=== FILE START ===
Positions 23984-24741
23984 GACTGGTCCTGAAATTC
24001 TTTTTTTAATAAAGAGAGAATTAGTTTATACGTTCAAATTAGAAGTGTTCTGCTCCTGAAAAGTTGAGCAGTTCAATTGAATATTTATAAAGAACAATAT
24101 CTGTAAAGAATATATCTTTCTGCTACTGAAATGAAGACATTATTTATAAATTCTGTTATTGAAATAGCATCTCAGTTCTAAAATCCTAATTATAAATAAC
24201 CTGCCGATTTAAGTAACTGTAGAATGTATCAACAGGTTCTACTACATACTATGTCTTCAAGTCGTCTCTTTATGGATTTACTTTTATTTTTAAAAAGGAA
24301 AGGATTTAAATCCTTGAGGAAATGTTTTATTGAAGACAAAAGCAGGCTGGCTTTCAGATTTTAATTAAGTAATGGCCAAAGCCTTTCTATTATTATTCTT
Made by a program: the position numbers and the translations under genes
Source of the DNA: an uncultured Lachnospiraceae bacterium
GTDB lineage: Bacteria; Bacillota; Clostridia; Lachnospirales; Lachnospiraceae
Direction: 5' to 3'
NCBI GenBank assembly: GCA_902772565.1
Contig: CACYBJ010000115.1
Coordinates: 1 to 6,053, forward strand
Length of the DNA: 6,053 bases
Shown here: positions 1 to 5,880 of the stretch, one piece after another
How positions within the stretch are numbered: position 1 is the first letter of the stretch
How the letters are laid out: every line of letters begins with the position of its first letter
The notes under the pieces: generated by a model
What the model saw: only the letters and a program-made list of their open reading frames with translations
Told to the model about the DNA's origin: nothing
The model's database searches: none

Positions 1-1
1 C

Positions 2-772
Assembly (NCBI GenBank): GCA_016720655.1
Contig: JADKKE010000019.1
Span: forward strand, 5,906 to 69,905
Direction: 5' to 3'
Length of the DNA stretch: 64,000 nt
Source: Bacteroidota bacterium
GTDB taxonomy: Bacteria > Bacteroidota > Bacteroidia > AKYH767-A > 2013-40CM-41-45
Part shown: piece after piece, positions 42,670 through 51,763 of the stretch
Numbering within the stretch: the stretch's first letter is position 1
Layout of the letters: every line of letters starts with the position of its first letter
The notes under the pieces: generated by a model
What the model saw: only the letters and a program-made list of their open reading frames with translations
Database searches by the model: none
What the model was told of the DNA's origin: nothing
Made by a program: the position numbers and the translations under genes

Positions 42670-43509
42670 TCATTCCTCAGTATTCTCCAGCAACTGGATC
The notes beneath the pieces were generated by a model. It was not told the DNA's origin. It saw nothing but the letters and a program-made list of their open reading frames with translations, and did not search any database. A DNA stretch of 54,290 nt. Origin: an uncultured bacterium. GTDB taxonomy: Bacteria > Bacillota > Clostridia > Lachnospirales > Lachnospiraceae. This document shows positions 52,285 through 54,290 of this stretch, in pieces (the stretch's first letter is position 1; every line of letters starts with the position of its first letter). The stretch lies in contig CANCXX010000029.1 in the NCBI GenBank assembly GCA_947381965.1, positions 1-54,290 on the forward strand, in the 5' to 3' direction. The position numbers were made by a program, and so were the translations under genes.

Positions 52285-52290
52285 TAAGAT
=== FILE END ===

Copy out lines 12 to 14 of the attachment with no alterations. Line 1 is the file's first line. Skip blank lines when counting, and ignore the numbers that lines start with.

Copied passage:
Contig: CACYBJ010000115.1
Coordinates: 1 to 6,053, forward strand
Length of the DNA: 6,053 bases